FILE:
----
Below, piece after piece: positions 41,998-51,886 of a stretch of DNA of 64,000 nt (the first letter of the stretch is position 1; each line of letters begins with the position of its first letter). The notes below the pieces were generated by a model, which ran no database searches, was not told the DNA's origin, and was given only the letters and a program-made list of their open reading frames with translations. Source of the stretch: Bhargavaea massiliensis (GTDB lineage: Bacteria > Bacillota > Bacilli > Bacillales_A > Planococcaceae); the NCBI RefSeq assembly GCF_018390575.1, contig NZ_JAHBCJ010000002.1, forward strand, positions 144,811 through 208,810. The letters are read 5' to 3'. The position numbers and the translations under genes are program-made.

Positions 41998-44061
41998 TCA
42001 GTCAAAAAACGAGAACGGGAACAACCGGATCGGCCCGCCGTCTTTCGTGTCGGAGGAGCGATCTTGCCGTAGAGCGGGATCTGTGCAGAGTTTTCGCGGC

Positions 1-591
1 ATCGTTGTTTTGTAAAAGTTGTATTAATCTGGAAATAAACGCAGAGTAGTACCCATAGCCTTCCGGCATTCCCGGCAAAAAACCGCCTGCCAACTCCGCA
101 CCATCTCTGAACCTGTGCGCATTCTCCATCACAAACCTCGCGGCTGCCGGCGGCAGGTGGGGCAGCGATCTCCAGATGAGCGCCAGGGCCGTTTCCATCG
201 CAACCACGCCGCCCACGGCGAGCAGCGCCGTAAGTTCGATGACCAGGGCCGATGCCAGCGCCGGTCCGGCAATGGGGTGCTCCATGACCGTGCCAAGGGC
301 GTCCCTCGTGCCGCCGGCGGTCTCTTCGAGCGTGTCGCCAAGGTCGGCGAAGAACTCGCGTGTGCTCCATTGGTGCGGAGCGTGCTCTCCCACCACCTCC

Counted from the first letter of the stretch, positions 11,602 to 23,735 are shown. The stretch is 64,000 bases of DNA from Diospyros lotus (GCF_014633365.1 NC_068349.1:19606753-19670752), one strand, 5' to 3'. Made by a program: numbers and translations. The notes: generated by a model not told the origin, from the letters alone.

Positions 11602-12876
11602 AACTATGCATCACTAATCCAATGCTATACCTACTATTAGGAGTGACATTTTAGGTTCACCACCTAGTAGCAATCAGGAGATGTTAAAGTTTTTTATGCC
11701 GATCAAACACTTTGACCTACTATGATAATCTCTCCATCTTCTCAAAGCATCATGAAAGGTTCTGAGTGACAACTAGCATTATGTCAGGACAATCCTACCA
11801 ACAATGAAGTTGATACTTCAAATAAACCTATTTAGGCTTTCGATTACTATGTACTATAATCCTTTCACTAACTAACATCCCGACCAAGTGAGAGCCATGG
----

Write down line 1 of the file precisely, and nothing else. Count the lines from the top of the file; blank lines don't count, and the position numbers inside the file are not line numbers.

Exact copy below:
Below, piece after piece: positions 41,998-51,886 of a stretch of DNA of 64,000 nt (the first letter of the stretch is position 1; each line of letters begins with the position of its first letter). The notes below the pieces were generated by a model, which ran no database searches, was not told the DNA's origin, and was given only the letters and a program-made list of their open reading frames with translations. Source of the stretch: Bhargavaea massiliensis (GTDB lineage: Bacteria > Bacillota > Bacilli > Bacillales_A > Planococcaceae); the NCBI RefSeq assembly GCF_018390575.1, contig NZ_JAHBCJ010000002.1, forward strand, positions 144,811 through 208,810. The letters are read 5' to 3'. The position numbers and the translations under genes are program-made.